Search Results for: state of our watersheds

State of Our Watersheds: Makah Tribe brings back large wood for salmon

It is well established that logs and logjams provide vital habitat for salmon. More salmon leave watersheds where there is enough large woody debris for salmon. Unfortunately, this isn’t the case in many streams in the Makah Tribe’s area of interest. To reverse this trend, the tribe has been working to return wood to vital salmon streams, according to the most recent State of Our Watersheds Report, released by Northwest Treaty Tribes. From the report: The legacy and impacts of historic logging practices that harvested riparian zones is still felt as there is a reduced quantity and quality of large woody...

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State of Our Watersheds: Six of 12 pocket estuary projects done in Whidbey basin

Six of 12 pocket estuary projects prioritized in the Skagit Chinook Recovery Plan have been completed since 2005. The 12 pocket estuaries total 76.8 acres of usable habitat area within a day’s swimming distance for Skagit River juvenile chinook. The restored pocket estuaries are estimated to increase chinook smolt production by over 48,000 smolts. These findings were included in the treaty tribes’ 2016 State of Our Watershed Report. Since the 2012 report, projects in Turners Bay and Dugualla Heights were completed. Researchers found that more than two-thirds of historic pocket estuaries in the Whidbey basin were completely lost to...

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State of Our Watersheds: Shoreline Modifications Detrimental to Salmon Habitat

Of all the Puget Sound counties, between 2005 and 2014, Mason County had the largest amount of armored shoreline developed on its waterfront properties. More than 200 hydraulic project approvals were issued during that time period, resulting in 1.6 miles of armored shoreline, while only 714 feet of armoring were removed. Armored shoreline is an issue for nearshore habitat, which provides a space for salmonids to rear and forage, and is continually being impacted, according to the most recent State of Our Watersheds Report, released by Northwest Treaty Tribes. Bulkheads, fill, roads, highways, docks and piers are all examples of shoreline development...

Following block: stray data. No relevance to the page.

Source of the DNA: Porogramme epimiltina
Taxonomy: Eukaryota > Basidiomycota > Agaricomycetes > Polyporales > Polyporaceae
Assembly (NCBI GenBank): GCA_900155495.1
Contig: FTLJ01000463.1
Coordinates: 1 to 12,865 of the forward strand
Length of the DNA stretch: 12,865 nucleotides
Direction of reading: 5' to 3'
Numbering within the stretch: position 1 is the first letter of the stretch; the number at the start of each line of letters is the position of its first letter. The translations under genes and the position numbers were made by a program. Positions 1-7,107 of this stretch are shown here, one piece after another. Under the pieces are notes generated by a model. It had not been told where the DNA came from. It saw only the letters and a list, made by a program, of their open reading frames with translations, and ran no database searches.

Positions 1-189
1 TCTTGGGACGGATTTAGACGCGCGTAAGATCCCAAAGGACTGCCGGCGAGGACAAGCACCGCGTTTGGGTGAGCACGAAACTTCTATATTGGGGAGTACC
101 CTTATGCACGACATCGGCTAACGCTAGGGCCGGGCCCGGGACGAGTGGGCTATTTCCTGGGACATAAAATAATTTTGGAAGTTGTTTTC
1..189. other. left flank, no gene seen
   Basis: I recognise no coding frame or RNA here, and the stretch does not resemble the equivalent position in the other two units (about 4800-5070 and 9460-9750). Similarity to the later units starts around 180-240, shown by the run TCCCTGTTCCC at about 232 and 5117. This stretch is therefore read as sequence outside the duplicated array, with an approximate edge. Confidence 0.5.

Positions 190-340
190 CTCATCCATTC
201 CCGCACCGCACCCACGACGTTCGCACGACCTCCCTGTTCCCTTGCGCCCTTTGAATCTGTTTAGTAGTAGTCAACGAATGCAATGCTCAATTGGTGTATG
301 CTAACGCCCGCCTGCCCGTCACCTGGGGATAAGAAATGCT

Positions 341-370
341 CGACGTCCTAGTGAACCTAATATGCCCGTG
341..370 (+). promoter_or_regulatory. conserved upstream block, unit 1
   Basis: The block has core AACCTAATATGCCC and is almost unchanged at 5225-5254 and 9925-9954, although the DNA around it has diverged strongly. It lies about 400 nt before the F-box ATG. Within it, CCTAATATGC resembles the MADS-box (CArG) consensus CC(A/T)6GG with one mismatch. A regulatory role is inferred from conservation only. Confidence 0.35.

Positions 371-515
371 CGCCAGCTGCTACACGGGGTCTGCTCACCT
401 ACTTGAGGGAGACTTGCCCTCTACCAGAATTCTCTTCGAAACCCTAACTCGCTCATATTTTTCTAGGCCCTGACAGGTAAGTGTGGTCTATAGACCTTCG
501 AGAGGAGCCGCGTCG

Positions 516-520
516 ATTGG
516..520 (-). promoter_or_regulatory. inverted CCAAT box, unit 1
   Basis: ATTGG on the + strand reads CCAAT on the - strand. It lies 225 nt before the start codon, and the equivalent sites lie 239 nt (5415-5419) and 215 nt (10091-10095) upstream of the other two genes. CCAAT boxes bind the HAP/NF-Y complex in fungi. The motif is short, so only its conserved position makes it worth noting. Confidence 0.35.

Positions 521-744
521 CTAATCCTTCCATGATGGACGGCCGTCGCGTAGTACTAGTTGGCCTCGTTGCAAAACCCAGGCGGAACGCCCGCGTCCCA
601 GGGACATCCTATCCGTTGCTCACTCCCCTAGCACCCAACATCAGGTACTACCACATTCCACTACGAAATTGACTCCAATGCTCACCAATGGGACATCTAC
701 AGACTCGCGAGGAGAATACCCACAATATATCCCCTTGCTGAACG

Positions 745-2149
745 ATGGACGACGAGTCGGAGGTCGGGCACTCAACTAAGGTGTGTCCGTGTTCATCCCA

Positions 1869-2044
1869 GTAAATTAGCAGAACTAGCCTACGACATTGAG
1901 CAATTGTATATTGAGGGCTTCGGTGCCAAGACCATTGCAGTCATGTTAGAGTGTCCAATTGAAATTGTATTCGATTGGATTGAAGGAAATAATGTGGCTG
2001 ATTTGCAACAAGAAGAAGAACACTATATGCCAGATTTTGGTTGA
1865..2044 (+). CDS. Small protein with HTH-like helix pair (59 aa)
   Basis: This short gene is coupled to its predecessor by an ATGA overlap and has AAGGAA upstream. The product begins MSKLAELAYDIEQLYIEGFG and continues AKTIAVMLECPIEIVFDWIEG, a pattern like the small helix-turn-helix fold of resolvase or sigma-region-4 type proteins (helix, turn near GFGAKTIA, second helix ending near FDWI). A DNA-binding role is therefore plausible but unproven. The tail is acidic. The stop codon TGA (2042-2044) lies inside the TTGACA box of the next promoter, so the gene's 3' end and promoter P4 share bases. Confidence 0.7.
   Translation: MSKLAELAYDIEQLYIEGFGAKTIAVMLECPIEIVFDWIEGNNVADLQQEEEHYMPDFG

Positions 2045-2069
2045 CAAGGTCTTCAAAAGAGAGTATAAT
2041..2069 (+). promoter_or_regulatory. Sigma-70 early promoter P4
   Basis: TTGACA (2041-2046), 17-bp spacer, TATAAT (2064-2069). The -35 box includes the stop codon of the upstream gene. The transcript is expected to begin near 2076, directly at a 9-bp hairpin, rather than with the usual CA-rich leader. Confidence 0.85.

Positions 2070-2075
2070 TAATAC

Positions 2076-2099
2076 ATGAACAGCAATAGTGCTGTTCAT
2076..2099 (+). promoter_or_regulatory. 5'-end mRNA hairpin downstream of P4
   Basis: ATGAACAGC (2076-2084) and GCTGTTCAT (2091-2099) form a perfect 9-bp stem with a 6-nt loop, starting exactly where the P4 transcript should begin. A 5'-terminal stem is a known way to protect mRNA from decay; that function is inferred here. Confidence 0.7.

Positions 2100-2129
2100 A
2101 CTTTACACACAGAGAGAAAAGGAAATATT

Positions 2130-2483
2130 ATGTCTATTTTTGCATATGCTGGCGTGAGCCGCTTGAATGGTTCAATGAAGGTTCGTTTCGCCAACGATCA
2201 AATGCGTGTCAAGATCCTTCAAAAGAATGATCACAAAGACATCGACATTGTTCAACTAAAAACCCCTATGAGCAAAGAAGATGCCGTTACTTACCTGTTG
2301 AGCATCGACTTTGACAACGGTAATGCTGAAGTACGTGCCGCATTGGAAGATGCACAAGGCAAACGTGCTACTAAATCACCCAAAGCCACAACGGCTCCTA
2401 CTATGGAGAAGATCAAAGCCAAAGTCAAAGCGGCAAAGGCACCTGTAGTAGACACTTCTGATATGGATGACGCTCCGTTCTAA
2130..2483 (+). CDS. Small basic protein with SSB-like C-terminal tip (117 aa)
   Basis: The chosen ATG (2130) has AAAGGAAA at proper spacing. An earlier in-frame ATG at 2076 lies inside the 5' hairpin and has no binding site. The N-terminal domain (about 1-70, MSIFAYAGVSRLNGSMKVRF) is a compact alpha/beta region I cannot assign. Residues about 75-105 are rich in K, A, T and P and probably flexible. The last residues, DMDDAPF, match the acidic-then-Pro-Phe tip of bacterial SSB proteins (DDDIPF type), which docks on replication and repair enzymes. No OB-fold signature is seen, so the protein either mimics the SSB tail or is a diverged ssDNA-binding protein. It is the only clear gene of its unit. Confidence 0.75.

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State of Our Watersheds: Shoreline armoring outpaces restoration

One and a half miles of shoreline was armored while only a third of a mile was restored near the mouth of the Nisqually River between 2005 and 2014. This negative salmon habitat trend is a finding in the State of Our Watersheds Report, recently released by the treaty tribes in western Washington. From the report: From 2005-2014, 329 Hydraulic Project Approvals (HPAs) were issued in Pierce and Thurston counties resulting in an additional 1.5 miles of armored shoreline and the removal of 0.3 miles of armoring, resulting in a net increase of 1.2 miles. … Construction of bulkheads...

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State of Our Watersheds: Hundreds of new wells hurting Chehalis River salmon

Despite already closed to new water extractions, the proliferation of new wells in the upper Chehalis River is continuing to worsen conditions for salmon in the Chehalis River. This is a finding in the State of Our Watersheds Report, recently released by the treaty tribes in western Washington. Conditions on several tributaries to the upper Chehalis are bad for salmon in the summer. So much so that the state has closed them for further appropriation. From the report: Many streams in the Chehalis basin, including Scatter Creek, as well as Black, Skookumchuck and Newaukum rivers, are closed to further...

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    • Northwest Treaty Tribes is a service of
      Northwest Indian Fisheries Commission
    • Northwest Treaty Tribes Magazine for Summer 2017 Available Now
    • Billy Frank Jr Memorial Edition of the NWIFC Magazine Available Here
    • Treaty Rights at Risk

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